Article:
Friday, 2 June 2017
by Gary Owen
Killology intertwines three male lives and three monologues: a troubled youngster, a middle-aged man seemingly his father and an ultra successful new media entrepreneur.
On designer Gary McCann's black box set of tangled overhead wires, humps of black coils on the ground, as well as oily slicks, the spotlight at first falls in turn on each of the trio, although eventually the lives appear to tangle with each other.
This is a play with its intense focus on each of the three men which stands and falls by the performances and the three performances are gripping. Seán Gleeson's Alan, deceptively open-faced and pleasant, speaks the first words of the drama.
Siôn Daniel Young's Davey, is a boy whose relationships with his mother and a woman teacher and a dependent female pet are skewed by the real life violence where he lives. Richard Mylan is the glib businessman who has been given every opportunity in life made callous by the 1990s' games of his schooldays but seeing the potential in a video game concentrating on the process rather than the result.
The individual narrations of the characters do not slot neatly into place with each other. There are many moments which seem to stretch plausibility (although TLT may be hyper-nitpicking having covered numerous employment tribunals and inquests as a news reporter) and have no continuity.
There may be an explanation for this - the humps of black coils and broken off wires could even indicate a damaged brain or may, at a stretch, be a critique of movie and TV drama relying on editing and sensation rather than the piece being properly plotted. However this is not clear and may be an assumption on our part.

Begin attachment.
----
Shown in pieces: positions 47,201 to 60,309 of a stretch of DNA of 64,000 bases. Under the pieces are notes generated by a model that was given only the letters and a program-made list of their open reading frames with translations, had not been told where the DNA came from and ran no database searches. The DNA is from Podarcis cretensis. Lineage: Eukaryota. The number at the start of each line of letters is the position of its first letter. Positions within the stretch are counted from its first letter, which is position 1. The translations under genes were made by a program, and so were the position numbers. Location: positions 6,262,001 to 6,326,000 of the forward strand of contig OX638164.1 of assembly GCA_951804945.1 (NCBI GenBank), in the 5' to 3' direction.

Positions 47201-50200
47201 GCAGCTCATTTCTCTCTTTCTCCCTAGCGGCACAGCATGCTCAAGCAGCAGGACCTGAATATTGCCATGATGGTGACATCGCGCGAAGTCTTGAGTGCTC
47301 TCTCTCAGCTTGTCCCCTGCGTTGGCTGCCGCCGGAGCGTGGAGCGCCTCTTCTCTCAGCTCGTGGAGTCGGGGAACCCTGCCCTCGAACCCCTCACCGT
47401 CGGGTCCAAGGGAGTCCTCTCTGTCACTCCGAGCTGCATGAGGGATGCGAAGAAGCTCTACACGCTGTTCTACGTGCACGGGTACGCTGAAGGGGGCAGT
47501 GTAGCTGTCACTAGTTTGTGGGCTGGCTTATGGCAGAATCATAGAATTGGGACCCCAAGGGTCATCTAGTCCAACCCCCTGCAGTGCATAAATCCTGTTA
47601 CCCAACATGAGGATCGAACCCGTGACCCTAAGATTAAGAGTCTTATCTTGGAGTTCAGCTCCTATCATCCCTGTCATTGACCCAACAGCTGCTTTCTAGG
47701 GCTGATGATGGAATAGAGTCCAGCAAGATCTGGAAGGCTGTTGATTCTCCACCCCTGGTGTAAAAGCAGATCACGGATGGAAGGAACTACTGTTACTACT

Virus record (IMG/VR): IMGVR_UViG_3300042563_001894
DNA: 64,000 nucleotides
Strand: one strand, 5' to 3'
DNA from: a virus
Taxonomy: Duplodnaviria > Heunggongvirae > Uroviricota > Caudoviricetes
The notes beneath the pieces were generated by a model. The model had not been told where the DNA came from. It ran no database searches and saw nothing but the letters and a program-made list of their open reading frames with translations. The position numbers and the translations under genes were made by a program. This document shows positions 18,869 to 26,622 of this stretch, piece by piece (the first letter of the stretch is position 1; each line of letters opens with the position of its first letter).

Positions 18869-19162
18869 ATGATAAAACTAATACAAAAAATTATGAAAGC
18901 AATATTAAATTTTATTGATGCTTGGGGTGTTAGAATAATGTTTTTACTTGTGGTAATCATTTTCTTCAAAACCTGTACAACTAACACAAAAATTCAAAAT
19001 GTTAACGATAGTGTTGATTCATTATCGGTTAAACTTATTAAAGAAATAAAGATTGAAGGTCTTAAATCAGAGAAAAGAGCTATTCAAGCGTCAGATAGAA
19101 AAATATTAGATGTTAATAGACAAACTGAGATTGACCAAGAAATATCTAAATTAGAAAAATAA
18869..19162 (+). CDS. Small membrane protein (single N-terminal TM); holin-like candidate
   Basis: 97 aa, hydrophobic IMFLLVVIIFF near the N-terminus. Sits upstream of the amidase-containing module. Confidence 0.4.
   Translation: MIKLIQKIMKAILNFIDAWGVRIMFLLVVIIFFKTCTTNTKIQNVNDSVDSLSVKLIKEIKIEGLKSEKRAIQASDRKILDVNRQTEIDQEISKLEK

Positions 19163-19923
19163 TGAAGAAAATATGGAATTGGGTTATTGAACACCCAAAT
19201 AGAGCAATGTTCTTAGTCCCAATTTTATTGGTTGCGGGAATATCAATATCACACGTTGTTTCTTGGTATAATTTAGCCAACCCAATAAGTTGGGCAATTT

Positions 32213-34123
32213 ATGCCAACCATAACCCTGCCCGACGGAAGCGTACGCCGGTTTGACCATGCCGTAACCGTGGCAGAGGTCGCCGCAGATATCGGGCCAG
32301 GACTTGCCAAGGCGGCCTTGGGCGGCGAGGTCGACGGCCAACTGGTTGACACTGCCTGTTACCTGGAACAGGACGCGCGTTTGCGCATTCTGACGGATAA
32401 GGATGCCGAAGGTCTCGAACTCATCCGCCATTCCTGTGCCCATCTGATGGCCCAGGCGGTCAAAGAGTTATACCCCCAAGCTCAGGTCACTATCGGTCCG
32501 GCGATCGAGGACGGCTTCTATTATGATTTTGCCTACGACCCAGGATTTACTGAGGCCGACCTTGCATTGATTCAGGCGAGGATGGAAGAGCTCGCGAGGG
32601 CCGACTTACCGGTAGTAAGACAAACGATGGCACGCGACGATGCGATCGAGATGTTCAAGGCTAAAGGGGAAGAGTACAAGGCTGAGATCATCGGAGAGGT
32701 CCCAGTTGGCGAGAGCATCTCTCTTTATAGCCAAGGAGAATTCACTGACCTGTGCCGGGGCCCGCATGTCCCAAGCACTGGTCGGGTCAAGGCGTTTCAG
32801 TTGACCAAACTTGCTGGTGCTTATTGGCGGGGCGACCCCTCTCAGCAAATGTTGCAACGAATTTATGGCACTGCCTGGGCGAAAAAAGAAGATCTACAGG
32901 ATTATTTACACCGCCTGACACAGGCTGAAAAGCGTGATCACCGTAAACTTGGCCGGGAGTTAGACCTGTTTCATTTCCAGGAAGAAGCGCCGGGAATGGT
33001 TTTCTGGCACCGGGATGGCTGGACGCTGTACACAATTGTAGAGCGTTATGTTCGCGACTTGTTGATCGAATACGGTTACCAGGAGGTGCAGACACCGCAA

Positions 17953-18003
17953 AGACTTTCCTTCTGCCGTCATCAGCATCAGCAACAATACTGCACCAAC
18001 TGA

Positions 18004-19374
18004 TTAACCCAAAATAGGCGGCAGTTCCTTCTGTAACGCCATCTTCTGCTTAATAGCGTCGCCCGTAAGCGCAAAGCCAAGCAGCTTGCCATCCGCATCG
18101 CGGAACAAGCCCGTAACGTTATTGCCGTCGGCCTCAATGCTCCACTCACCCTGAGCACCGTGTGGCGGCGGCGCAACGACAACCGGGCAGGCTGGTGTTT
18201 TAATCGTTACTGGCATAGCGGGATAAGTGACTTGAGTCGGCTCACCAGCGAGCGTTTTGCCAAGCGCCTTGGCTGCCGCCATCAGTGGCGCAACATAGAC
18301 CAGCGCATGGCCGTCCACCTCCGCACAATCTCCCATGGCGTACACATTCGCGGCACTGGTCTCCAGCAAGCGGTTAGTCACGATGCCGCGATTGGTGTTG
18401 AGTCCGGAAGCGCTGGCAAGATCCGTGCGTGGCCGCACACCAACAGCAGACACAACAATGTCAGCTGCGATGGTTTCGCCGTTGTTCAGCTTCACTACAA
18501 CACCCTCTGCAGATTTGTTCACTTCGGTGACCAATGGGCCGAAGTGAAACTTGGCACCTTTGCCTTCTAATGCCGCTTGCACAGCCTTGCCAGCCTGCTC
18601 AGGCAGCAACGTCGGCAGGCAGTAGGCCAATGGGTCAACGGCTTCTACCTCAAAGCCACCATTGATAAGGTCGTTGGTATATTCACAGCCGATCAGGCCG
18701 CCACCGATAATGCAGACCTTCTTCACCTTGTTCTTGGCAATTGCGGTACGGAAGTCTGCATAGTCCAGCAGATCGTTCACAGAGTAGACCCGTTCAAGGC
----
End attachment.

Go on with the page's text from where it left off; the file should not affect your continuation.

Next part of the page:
So we have a problem with the play's structure. The repetitive and open ended nature of computer games, the papering over of the film editing process, bringing in mental health problems as a framework, in our opinion, need to have, in our opinion, an acompanying dramatic argument.
Killology is directed fluently by Rachel O'Riordan and equally fluently written by Gary Owen, but if any or all of the motives for holes in the plot, almost as numerous as stars in the sky, are what we've said, it feels a bit of a cop out because the theatrical argument doesn't go anywhere. It feels too much like fragments or the template for a movie or a TV series.
To be fair, the video games' entrepreneur does give an obviously specious reason for the morality of a game involving prolonged torture and the father's discovery of a community online suddenly reverses the power dynamics. There is a potentially intriguing confusing of the legal set up in Britain and the US in the 1970s. But these elements are introduced rather than explored.
Killology is a term coined in 1996 by a former American soldier, David Grossman, who is now an author and trainer. Killology is defined on one website as focussing "on the reactions of healthy people in killing circumstances (such as police and military in combat) and the factors that enable and restrain killing in these situations."
Grossman, who is in the playtext acknowledgments, seems to have had considerable success in his post-military career, lecturing to American police officers, although his theories and methodology have also attracted criticism.
Killology has the benefit of excellent performances from the cast, but maybe the mention of three scenic artists (Charlotte Neville, Phoebe Tomkin and Maren von Wachenfeldt) in the list of creatives indicate a cinematic rather than stage-geared piece. If you like this sort of thing, you're gonna love this. We found it rather stretched out to a two-act play and it's an upper range amber light.
PS TLT managed to put the wrong actor's name for video games entrepreneur Paul at first - it is very definitely Richard Mylan.